Robert M. Lumish, a noted infectious diseases specialist, never did anything in half-measures, his daughter said.
“If he was making soup, he would make four soups,” Terry Babcock-Lumish said. “If he was making omelets, he would make the most gorgeous omelets, with local ingredients.”
Dr. Lumish died Thursday at his home in Upper St. Clair after a battle with lymphoma. He was 67 and had served as chief of infectious diseases at UPMC Mercy for 30 years and founded a private practice, Pittsburgh Infectious Diseases Ltd.
He was a graduate of Lower Merion High School and of the five-year medical program at Penn State University and Thomas Jefferson Medical School in Philadelphia. Dr. Lumish completed his internship, residency and fellowship at the former Montefiore Hospital in Oakland. He served as an epidemic intelligence service officer in Miami before returning to Pittsburgh in 1977.
His daughter said her father’s compassion was part of what made him a good doctor.
“He treated people like whole beings, not a collection of body parts,” she said. The family often played a game when they went into any public place in the South Hills: “How many people will recognize ‘Dr. Dad’ today.”
“Even years later, family members of patients would remember him,” she said. “He would go to the theater or the Giant Eagle and people would know him.”
Stephen Colodny, his practice partner at Pittsburgh Infectious Diseases, said Dr. Lumish was the pre-eminent specialist on infection control on a national level and was one of the earliest members of the Association for Professionals in Infection Control and Epidemiology. Even though he founded the practice, Dr. Lumish valued the opinions of all his staff, and there was never a hierarchy, Dr. Colodny said.
“Bob was the fairest guy who ever existed,” Dr. Colodny said. “Everyone loved the guy.”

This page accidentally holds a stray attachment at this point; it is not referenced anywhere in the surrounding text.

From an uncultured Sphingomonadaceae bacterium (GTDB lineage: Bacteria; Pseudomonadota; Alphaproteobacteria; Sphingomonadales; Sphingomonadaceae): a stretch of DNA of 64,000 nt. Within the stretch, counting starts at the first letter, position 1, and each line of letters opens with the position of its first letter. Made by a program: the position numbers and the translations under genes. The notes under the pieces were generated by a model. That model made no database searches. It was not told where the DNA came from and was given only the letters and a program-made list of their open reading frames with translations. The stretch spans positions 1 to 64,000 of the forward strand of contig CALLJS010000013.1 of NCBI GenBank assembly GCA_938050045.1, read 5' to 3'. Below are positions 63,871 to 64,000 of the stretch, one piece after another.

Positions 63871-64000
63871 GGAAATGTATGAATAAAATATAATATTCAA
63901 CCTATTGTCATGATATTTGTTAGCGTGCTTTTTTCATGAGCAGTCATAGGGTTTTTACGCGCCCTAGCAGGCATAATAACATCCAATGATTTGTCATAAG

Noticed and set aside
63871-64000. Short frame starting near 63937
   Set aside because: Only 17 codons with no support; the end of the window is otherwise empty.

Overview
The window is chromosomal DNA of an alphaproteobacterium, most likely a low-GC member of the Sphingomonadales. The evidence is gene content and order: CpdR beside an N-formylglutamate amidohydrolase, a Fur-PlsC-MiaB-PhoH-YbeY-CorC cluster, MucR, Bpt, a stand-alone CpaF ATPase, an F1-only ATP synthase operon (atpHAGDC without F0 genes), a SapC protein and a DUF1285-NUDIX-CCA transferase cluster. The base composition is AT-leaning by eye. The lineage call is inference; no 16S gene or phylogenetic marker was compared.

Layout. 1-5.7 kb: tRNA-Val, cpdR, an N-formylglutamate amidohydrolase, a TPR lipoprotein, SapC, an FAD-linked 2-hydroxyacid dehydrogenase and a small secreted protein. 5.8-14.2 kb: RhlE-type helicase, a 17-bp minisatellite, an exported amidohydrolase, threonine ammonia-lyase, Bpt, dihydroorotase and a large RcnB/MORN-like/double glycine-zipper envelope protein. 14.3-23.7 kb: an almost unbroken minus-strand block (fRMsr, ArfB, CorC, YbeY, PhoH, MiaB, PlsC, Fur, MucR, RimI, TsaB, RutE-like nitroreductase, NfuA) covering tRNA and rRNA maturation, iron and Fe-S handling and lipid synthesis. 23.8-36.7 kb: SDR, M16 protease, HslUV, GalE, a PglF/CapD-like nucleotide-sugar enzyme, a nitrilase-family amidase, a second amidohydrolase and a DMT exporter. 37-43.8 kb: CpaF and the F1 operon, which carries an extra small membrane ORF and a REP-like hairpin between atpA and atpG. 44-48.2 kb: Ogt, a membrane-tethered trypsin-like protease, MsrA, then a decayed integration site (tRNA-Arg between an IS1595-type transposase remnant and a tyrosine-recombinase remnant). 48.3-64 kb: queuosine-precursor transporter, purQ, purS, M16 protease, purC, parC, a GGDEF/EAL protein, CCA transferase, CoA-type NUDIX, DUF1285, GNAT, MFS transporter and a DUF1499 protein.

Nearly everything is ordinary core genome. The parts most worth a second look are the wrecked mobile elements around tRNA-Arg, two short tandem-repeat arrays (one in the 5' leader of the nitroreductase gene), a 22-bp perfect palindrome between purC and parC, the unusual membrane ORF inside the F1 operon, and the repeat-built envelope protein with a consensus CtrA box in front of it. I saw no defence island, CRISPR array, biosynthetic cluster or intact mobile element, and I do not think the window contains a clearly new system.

Terry Philbin, chairman of the department of medicine at Mercy, had known Dr. Lumish since 1983 and studied under him.
“He was an excellent role model,” Dr. Philbin said. Dr. Lumish was among the first to study Legionnaire’s disease, Dr. Philbin said, and was an extremely hard worker in addition to being a well-respected doctor.
“He was just a tremendous physician, just what you want in a physician if you are sick,” Dr. Philbin said. “I wish everyone were like him. The profession would be the better for it.”
Mrs. Babcock-Lumish said her father’s work often meant long hours, so the family did not have a set dinner time.
“It was whenever Dad got home,” she recalled. “I assumed every family had the same dinner time. And it wasn’t until I got to college that I realized normal dinner table conversation wasn’t about diseases and other graphic stuff.”
Saundra Lumish, Dr. Lumish’s wife, recalled her husband’s generosity, whether giving financially or giving his time. She told of the close relationship he developed with the family’s regular mail carrier over his prized deliveries of coffee beans.
“The mailman was making the delivery one day and said, ‘I don’t know what you have in here, but it really smells good,’ ” she said. Thereafter, whenever he was expecting a coffee delivery, which he ordered from various places across the country, he would call the mailman and ask him if he wanted it iced or hot, and what the estimated time of arrival was going to be.
In addition to his wife and daughter, Dr. Lumish is survived by a son, Adam Lumish of Upper St. Clair, and a granddaughter.
Services and interment in Mt. Lebanon Cemetery were private. The family asks that donations be made in his memory to the Brother's Brother Foundation, 1200 Galveston Road, Pittsburgh 15223 or at www.brothersbrother.org.
Kim Lyons: email@example.com or 412-263-1241.